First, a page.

Managing Risk | Part 3: Using a Dynamic Approach to Asset Allocation

Author: Nathan Rowader
Date: September 19, 2014
Category: Financial Planning
Tags: , , , , ,

We began our managing risk series two weeks ago with a discussion of the complicated nature of averages and why using them can be damaging when constructing a portfolio. Last week, we delved into a simple method for forecasting returns for major asset classes. This week, we are going to continue our look into the core inputs of portfolio construction by focusing on volatility.

As you might recall, building a well-constructed portfolio relies on three inputs:

  • Return
  • Volatility
  • Correlation

I believe that volatility is one of the most important inputs in portfolio construction since it is really the only part of the portfolio you can control through the selection of assets (i.e., stocks vs. bonds). Calculating volatility is also a great method for determining how a portfolio’s allocations should be weighted in order to maximize potential return. However, it is probably the most difficult input to understand. So, let’s start off with a definition of volatility and then we will look at how volatility forecasting can help out a portfolio.

Understanding volatility
For investors, volatility is a measure in the variation of an investment’s price over time. In other words, an investment with an average daily price swing of 1% to 2% will be more volatile than an investment with an average daily price swing of 0.25% to 0.50%. However, volatility is not a measure of directionality; it doesn’t necessarily tell you if an investment is going up or down for the long term.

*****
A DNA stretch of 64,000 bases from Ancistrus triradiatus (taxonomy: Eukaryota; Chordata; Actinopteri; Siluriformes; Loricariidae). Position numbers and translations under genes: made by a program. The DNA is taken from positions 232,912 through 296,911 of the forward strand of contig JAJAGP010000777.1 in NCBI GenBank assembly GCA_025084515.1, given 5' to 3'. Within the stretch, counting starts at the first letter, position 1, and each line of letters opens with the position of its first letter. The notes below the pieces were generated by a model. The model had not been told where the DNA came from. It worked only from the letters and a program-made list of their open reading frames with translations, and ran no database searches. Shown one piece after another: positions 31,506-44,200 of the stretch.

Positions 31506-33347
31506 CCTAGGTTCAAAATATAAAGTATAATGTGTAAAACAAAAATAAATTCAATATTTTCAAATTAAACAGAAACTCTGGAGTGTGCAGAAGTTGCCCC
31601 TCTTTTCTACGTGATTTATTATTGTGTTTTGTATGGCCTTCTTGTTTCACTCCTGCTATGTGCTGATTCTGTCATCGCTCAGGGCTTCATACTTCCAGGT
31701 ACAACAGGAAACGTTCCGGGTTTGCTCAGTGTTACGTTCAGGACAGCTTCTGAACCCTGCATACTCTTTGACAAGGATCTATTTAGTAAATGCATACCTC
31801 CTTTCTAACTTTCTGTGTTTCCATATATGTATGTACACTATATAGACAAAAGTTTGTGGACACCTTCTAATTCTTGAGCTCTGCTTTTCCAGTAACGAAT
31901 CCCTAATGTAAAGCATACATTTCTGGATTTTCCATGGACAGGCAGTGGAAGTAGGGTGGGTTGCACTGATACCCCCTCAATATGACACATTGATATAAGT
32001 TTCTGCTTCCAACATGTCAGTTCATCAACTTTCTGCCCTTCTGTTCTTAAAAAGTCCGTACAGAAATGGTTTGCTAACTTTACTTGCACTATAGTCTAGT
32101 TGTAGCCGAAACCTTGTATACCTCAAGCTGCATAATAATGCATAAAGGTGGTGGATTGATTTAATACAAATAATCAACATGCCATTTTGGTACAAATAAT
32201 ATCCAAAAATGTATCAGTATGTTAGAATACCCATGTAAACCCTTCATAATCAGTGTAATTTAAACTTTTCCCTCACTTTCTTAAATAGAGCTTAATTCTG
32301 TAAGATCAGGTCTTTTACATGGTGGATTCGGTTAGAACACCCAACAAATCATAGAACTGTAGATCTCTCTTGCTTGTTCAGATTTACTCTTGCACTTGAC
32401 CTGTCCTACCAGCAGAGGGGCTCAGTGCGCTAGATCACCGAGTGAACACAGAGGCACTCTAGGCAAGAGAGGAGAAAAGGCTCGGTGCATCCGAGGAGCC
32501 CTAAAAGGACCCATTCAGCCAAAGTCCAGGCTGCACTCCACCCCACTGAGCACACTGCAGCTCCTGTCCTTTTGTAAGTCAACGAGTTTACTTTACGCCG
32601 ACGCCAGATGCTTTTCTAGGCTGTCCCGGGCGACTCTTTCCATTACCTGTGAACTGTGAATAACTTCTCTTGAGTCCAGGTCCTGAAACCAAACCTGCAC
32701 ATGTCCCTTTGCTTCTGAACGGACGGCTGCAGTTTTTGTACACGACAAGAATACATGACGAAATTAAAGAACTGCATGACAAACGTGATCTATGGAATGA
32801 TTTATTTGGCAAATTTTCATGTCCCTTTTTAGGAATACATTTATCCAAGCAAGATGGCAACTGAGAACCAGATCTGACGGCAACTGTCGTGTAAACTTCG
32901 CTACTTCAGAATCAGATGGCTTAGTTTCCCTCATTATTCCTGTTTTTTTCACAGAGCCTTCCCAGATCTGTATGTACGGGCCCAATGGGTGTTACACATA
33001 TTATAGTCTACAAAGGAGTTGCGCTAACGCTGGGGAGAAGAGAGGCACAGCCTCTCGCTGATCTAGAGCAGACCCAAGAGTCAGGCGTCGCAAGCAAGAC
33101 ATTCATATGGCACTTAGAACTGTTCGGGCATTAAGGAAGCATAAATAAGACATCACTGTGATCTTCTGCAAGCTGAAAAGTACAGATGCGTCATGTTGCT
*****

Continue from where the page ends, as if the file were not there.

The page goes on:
How is volatility measured and what does it mean?
There are actually dozens if not hundreds of ways to measure volatility, but standard deviation is likely the most common method. Standard deviation is a measurement of variation from an average over a set period of time. To illustrate this idea, the S&P 500 Index has a realized annual standard deviation of 13.9% over the three years ending December 31, 2013, and an average annual return of 16.07% during the same time period. We can interpret this data to mean that the S&P 500 will fall within +/- 13.9% of the average return of 16.07%. This tells us that the S&P 500 is not likely to lose any money on average, which is good. The wrinkle is that this only occurs in roughly 60% of the distribution, which may not be accurate enough for our portfolio construction process. We can increase confidence by calculating the possible return at +/- 27.8% (2 x 13.9% or two standard deviations from the average) of 16.07%, which covers roughly 95% of the distribution. This is of course very different than our first estimate. Hopefully you can see why getting this calculation to a reasonable number is very important since it is critical to understanding the success rate of achieving your financial goals.

Despite volatility being a critical input, many investors don’t pay much attention to it. When an investor creates an asset allocation portfolio, the process usually includes some type of risk assessment based on how that investor balances risk and reward. These assumptions of gain and loss are usually based on the historical level of volatility of an asset allocation portfolio. For example, after completing a risk questionnaire, an investor might believe that he or she is a 50% stock investor and a 50% bond investor, which has a historical standard deviation of roughly 10%. However, in practice, a portfolio of 50% S&P 500 and 50% Barclays U.S. Government/Credit Bond Index is often quite a bit less than 10% (not taking enough risk) and occasionally well above 10% (taking too much risk). To illustrate, see the table below. As a result, an investor is likely to leave a lot of return on the table by keeping their allocation static regardless of the level of volatility. So, let’s take a look at a way that an investor can avoid this problem.